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    Estrogen 411: A cheat sheet for healthy hormones

    • 3 min read

    Written by the Smart Solutions Education Team

    All our hormones – including estrogen, progesterone, and testosterone – must exist in a delicate balance with one another. If women have conversion problems or are exposed to hormones from outside the body (xenoestrogens), symptoms of PMS and the menopausal transition occur. Exposure to certain forms of estrogen have also been associated with women’s health problems including infertility, endometriosis, fibroids, and cancers. Here is your cheat sheet for hormone health.

    Did you know?

    Sources of xenoestrogens include bisphenol A (BPA) and phthalates in body care products, bleached hygiene products like tampons, pads and toilet paper, birth control pills and non-organic foods.

    Clean up in aisle you

    The liver is responsible for metabolizing estrogen through the two phases of the P450 enzyme pathway. In Phase 1, the liver metabolizes xenoestrogens and other foreign substances, steroid hormones, and pharmaceutical drugs. This pathway works either by making the compound more hydrophilic (water-loving) so it can be eliminated via the kidneys, or by adding a reactive group (such as a hydroxyl group) to create a reactive electrophile species (RES). Much like a reactive oxygen species (ROS) or free radical, RES have the potential to damage cells. Likewise, estrogen metabolites can become toxic to the body after Phase 1. In Phase 2, these dangerous compounds are further processed for elimination.

    Problems can occur, however, when these dangerous compounds linger. To proactively support your liver, you want to limit your intake of xenoestrogens and help your liver’s detoxification pathways.

    Estrogen 411

    • After menopause, an enzyme that is responsible for converting testosterone to the toxic form of estrogen, is produced in adipose (fat) tissue. Regaining and maintaining healthy weight after menopause may be helpful for protecting women’s health
    • Read product labels carefully to avoid purchasing personal care and home products that contain xenoestrogens
    • Enjoy cruciferous vegetables including Brussels sprouts, broccoli, cabbage, and kale several times a week. These vegetables contain a compound called sulforaphane. Research has shown that sulforaphane is antioxidant, antimicrobial, anti-inflammatory and may support liver function. Cruciferous vegetables also provide indole-3-carbinole (I3C), which then produces diindolylmethane (DIM) upon digestion. Both I3C and DIM help to promote healthy estrogen balance. The downside for some people, of course, is that cruciferous vegetables may cause digestive challenges.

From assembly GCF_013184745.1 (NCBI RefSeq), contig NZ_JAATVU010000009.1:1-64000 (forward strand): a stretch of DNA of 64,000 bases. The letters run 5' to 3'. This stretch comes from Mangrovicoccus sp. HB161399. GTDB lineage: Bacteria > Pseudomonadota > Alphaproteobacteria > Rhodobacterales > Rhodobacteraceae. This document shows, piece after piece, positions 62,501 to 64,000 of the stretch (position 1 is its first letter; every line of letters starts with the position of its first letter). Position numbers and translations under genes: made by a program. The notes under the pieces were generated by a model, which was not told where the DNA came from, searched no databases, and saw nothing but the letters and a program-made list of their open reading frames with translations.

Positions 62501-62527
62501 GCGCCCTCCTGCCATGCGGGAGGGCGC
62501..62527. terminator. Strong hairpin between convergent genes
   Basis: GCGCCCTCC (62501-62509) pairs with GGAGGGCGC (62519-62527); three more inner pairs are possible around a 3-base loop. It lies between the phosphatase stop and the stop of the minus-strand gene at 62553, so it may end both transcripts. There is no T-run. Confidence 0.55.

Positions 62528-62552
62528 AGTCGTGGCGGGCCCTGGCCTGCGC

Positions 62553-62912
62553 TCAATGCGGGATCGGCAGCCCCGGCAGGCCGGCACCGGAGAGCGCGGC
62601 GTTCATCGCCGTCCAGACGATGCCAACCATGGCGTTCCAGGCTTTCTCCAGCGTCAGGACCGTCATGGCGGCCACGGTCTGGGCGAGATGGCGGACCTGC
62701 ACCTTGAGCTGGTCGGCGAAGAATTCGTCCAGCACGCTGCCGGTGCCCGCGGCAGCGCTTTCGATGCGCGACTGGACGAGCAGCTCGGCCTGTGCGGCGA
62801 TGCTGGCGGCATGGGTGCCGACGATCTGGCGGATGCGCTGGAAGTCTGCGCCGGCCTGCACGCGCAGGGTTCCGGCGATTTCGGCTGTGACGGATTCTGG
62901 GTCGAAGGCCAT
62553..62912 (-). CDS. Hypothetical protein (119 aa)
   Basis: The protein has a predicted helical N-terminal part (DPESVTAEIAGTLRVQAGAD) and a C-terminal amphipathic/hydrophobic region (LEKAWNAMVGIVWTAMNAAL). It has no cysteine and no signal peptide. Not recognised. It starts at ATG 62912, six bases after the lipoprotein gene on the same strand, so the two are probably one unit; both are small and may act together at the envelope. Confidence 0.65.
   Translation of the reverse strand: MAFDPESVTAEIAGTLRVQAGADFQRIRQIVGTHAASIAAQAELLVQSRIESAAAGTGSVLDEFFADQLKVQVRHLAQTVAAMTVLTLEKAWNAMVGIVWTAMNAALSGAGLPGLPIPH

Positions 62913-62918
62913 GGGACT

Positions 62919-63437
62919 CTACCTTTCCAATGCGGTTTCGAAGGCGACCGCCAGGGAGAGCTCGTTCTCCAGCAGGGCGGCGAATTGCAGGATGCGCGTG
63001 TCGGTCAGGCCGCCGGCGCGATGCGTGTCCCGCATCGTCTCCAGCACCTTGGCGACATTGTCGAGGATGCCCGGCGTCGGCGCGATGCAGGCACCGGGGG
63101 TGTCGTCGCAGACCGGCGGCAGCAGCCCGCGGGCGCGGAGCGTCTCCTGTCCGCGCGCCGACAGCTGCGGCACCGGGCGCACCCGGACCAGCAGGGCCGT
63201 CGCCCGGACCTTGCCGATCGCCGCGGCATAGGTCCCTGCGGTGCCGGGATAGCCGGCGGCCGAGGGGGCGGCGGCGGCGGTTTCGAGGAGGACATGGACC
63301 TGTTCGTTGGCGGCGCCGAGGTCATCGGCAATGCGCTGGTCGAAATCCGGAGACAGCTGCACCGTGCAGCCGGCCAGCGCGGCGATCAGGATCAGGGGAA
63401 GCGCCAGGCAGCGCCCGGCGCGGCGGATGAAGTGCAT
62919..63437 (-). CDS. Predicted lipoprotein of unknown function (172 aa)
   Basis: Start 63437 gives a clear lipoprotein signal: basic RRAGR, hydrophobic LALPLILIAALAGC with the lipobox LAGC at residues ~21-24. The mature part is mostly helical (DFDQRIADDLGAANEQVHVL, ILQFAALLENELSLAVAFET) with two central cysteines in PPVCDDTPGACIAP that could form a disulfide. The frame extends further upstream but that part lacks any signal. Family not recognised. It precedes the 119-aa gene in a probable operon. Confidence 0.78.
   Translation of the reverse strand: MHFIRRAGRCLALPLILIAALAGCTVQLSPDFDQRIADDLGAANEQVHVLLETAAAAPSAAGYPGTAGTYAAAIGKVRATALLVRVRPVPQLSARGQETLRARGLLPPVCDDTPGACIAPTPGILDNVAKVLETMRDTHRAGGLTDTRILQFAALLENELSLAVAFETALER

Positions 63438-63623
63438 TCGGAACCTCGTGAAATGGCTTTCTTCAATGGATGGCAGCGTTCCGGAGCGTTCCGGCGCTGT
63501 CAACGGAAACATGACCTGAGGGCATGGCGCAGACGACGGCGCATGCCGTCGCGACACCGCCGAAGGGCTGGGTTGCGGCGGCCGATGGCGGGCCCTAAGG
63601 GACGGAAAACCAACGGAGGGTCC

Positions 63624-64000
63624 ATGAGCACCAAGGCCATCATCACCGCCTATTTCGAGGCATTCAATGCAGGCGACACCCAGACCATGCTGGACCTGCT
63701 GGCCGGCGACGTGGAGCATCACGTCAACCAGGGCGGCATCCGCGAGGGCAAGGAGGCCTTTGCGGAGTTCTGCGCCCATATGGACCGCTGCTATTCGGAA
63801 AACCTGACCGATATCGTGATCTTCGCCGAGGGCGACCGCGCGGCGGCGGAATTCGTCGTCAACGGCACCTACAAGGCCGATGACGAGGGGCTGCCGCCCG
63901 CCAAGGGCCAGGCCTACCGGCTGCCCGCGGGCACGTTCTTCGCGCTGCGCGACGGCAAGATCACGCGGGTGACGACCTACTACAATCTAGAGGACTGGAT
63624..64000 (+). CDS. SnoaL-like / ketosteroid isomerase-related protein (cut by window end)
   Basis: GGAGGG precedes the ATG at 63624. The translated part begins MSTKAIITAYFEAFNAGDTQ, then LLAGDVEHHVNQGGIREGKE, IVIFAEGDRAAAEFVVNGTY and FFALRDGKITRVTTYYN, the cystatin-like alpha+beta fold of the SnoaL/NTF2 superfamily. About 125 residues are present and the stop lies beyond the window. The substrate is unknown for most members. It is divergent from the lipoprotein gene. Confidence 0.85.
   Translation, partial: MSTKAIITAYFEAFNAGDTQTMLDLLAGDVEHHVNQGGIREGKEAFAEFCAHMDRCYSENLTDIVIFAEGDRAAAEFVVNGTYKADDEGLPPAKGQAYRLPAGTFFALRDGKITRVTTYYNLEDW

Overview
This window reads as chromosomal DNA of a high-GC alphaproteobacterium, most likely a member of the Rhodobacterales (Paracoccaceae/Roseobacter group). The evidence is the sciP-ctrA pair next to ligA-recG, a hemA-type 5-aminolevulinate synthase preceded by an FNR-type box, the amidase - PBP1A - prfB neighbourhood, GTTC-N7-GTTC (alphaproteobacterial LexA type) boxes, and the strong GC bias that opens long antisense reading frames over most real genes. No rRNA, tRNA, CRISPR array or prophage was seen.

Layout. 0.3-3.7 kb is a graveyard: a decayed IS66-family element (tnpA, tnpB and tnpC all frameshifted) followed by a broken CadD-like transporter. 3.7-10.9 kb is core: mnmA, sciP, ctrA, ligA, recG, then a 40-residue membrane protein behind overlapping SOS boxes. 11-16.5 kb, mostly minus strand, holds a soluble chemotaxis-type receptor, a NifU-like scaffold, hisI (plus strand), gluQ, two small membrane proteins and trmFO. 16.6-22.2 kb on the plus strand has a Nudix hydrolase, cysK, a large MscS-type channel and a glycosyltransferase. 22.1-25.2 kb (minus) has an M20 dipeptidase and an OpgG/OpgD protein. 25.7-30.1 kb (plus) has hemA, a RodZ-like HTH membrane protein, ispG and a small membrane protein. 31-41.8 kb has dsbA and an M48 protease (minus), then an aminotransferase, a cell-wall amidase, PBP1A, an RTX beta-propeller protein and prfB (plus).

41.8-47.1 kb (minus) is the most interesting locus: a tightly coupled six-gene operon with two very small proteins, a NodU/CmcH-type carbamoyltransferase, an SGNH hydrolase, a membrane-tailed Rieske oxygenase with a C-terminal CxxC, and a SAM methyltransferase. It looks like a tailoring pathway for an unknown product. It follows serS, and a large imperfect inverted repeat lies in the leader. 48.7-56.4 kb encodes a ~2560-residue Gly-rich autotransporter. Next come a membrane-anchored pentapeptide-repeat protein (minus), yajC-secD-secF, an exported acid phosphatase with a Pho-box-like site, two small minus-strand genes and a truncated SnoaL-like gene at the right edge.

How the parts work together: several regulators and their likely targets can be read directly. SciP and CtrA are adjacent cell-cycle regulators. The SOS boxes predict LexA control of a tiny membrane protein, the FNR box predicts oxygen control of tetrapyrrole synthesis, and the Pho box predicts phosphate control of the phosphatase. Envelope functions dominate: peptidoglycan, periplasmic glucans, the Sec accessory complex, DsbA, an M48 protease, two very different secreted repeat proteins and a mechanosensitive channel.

Estrosmart can help

    For supplemental hormone balancing support, Estrosmart offers a tailored blend of research-supported nutrients that help to maintain a healthy estrogen-metabolite ratio and support liver detoxification processes. Sulforaphane from BroccoPhane® broccoli sprout provides antioxidant assistance for the liver without causing digestive upset. Along with promoting healthy estrogen metabolism, Indole-3-carbinol protects cells from free radicals while DIM helps reduce the severity and duration of symptoms associated with recurrent breast pain (cyclical mastalgia). Green tea extract is an antioxidant that contains phytonutrients. Curcumin, a potent antioxidant, and rosemary extract are also main ingredients. Estrosmart also provides factors for detoxification of BPA.

    For PMS, consider Cyclesmart with vitex and zinc. Vitex helps to relieve premenstrual symptoms and is used to help stabilize menstrual cycle irregularities.


    Selected References:

    Cui, J., Shen, Y., & Li, R. (2013). Estrogen synthesis and signaling pathways during aging: from periphery to brain. Trends in molecular medicine, 19(3), 197-209.

    Farmer EE, Davoine C. Reactive electrophile species. Current Opinion in Plant Biology. 2007;10:380-386.

    Hodges, R. E., & Minich, D. M. (2015). Modulation of Metabolic Detoxification Pathways Using Foods and Food-Derived Components: A Scientific Review with Clinical Application. Journal of Nutrition and Metabolism, 2015, 760689.

    Kim, J. K., & Park, S. U. (2016). Current potential health benefits of sulforaphane. EXCLI journal, 15, 571-577.

    Stocco C. (2011). Tissue physiology and pathology of aromatase. Steroids, 77(1-2), 27-35.

    Thomas, M. P., & Potter, B. V. (2013). The structural biology of oestrogen metabolism. The Journal of steroid biochemistry and molecular biology, 137, 27-49.